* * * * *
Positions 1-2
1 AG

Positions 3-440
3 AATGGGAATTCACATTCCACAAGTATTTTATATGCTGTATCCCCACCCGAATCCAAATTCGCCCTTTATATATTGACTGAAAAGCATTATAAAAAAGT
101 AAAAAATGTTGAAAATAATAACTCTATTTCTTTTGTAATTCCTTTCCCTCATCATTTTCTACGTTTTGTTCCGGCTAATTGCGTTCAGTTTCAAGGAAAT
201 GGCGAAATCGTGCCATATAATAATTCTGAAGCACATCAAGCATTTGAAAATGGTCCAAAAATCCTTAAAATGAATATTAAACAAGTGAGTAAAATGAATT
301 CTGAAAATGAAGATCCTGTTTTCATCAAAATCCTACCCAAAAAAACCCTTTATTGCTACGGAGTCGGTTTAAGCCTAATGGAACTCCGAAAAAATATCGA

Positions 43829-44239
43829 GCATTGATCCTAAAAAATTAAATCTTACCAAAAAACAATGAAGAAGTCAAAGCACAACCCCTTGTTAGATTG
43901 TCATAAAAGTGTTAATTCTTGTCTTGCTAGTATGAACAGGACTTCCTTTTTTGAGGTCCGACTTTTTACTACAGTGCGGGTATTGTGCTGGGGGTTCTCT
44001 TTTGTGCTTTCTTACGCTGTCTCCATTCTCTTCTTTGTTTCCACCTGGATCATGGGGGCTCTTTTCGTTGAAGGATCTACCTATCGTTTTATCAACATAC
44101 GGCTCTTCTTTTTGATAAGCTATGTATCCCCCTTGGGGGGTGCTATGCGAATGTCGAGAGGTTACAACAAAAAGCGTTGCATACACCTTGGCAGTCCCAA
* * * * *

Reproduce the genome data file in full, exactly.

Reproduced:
Positions 1-2
1 AG

Positions 3-440
3 AATGGGAATTCACATTCCACAAGTATTTTATATGCTGTATCCCCACCCGAATCCAAATTCGCCCTTTATATATTGACTGAAAAGCATTATAAAAAAGT
101 AAAAAATGTTGAAAATAATAACTCTATTTCTTTTGTAATTCCTTTCCCTCATCATTTTCTACGTTTTGTTCCGGCTAATTGCGTTCAGTTTCAAGGAAAT
201 GGCGAAATCGTGCCATATAATAATTCTGAAGCACATCAAGCATTTGAAAATGGTCCAAAAATCCTTAAAATGAATATTAAACAAGTGAGTAAAATGAATT
301 CTGAAAATGAAGATCCTGTTTTCATCAAAATCCTACCCAAAAAAACCCTTTATTGCTACGGAGTCGGTTTAAGCCTAATGGAACTCCGAAAAAATATCGA

Positions 43829-44239
43829 GCATTGATCCTAAAAAATTAAATCTTACCAAAAAACAATGAAGAAGTCAAAGCACAACCCCTTGTTAGATTG
43901 TCATAAAAGTGTTAATTCTTGTCTTGCTAGTATGAACAGGACTTCCTTTTTTGAGGTCCGACTTTTTACTACAGTGCGGGTATTGTGCTGGGGGTTCTCT
44001 TTTGTGCTTTCTTACGCTGTCTCCATTCTCTTCTTTGTTTCCACCTGGATCATGGGGGCTCTTTTCGTTGAAGGATCTACCTATCGTTTTATCAACATAC
44101 GGCTCTTCTTTTTGATAAGCTATGTATCCCCCTTGGGGGGTGCTATGCGAATGTCGAGAGGTTACAACAAAAAGCGTTGCATACACCTTGGCAGTCCCAA